Tragedy has plagued the Hen family numerous times over the course of the past two decades, leaving Avinoam and Rachel Hen depleted of hope and barely capable of maintaining a normal existence. Their 25-year-old daughter, Victoria, was killed in the 2002 terrorist shooting at LAX. She was an employee of El Al and was working at the counter at the time of the attack. Four months later, their son, Nimrod, died of injuries suffered in a car accident. He was 18 years old. Their one remaining son, Udi, is 30 years old and lives in Los Angeles.
Their latest woe involves the foreclosure of their Chatsworth home—a somber shrine to their two deceased children. The Daily News ran a long story on the hapless couple this week:
The mortgage crisis has spawned an untold number of hardship stories, but few could top that of Avinoam and Rachel Hen of Chatsworth, whose tale of personal woe and tragedy approaches that of the biblical Job.
Fortunately, the Hens have some determined and influential Jews fighting on their behalf. Raffi Tal, originally from Israel and a real estate default specialist with iShort Sale and Peak Corporate Network, has managed to delay the foreclosure of the Hen home more than once, including securing a one-month reprieve on Wednesday. Read the Daily News follow-up here.
But forestalling the inevitable is not a long-term solution, says Tal, so he and Eli Tene, also an Israeli native and the CEO of iShort Sale and Peak, are interceding on the Hens’ behalf to get their application for a loan modification approved, thus giving the family a chance to stabilize their precarious financial situation. Tene contacted Congressman Howard Berman to solicit his help, and Berman, according to Tal, yesterday wrote a letter and called the CEO of Wells Fargo Bank, acting as servicing agent for a private lender that has denied the Hens’ request.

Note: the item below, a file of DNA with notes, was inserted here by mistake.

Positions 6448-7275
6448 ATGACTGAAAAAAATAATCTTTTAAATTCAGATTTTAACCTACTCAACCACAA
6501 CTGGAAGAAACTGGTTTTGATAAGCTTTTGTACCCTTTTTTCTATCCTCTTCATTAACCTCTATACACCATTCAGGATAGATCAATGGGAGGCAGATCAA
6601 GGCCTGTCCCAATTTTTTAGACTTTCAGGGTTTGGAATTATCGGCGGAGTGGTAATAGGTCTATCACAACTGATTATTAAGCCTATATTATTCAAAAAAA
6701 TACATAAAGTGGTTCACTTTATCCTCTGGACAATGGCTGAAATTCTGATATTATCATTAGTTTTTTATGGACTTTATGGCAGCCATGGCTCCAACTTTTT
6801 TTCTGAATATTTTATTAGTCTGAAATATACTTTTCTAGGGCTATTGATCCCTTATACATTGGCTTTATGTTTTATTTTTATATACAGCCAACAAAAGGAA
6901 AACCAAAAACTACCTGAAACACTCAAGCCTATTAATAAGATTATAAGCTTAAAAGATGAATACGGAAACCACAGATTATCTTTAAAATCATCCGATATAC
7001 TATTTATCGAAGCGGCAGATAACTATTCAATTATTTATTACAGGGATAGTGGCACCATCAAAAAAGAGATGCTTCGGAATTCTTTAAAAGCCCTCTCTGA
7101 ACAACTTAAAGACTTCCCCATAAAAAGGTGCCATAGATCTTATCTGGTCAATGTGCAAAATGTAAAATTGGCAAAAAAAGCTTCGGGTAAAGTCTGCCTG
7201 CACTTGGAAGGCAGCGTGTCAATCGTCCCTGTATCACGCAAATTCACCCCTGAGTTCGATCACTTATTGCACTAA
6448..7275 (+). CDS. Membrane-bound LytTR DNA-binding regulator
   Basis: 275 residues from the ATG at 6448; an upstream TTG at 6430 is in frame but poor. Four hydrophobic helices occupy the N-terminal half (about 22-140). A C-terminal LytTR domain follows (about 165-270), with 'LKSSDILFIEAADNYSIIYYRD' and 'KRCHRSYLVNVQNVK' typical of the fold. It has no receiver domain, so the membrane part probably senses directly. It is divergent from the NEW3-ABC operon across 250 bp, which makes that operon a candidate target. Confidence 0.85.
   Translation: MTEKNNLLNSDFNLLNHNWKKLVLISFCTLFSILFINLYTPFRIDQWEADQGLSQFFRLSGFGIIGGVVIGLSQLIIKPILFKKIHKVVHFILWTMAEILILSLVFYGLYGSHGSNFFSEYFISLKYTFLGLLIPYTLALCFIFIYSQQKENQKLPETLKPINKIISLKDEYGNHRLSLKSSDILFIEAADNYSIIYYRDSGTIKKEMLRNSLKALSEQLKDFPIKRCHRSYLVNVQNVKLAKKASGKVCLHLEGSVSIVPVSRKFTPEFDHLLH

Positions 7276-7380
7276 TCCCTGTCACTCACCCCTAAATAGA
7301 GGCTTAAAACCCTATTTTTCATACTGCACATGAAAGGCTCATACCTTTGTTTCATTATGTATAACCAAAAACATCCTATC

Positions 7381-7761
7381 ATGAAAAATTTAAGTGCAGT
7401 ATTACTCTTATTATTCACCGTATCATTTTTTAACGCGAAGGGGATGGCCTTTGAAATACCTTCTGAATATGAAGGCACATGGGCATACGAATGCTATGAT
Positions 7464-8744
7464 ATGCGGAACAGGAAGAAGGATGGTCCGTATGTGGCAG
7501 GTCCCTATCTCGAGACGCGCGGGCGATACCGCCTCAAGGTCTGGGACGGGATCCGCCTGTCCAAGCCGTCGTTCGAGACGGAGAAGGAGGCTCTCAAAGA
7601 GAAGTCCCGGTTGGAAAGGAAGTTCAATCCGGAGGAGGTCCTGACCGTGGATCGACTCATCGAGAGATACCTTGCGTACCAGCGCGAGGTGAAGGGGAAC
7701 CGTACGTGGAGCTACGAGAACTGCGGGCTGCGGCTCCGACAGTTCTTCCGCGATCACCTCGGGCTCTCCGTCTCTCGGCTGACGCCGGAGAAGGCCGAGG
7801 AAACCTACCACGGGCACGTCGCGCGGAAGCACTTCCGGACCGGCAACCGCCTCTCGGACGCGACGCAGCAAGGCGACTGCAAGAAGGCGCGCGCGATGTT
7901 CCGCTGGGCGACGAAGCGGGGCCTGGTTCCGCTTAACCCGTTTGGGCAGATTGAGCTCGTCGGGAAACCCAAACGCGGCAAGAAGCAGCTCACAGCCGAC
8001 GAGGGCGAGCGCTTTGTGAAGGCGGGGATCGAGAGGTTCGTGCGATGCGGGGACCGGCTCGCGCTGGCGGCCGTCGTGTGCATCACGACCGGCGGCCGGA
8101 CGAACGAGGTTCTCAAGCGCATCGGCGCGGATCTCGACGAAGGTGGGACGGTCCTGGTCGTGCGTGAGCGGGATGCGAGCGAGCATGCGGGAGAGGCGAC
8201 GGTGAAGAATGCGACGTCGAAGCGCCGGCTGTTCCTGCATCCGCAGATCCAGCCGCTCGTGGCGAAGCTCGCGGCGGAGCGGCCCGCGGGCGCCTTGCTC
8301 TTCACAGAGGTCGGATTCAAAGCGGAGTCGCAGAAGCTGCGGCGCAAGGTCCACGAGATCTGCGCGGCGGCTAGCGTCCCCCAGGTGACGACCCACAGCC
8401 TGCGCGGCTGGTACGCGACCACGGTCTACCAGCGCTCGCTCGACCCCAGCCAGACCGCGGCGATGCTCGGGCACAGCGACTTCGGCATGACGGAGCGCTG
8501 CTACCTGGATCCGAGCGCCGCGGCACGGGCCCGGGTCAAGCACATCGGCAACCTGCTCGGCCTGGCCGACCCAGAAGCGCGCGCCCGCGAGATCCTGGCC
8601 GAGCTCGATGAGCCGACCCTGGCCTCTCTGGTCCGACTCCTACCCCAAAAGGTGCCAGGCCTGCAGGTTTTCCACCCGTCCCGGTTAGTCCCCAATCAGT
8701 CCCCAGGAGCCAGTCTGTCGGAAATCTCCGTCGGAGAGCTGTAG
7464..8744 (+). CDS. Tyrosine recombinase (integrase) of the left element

Berman asked the Wells Fargo CEO to understand the urgency of the situation, according to Tal. Berman, who intervened with great passion and without a moment’s hesitation, has also reportedly contacted a director in the U.S. Treasury Department for assistance.
Less than two hours later, Tal received a phone call from the executive office at Wells Fargo, saying that they are working at finding a solution to the matter. “Their story completely broke me,” Tal said. “We’re doing everything we can to help them.”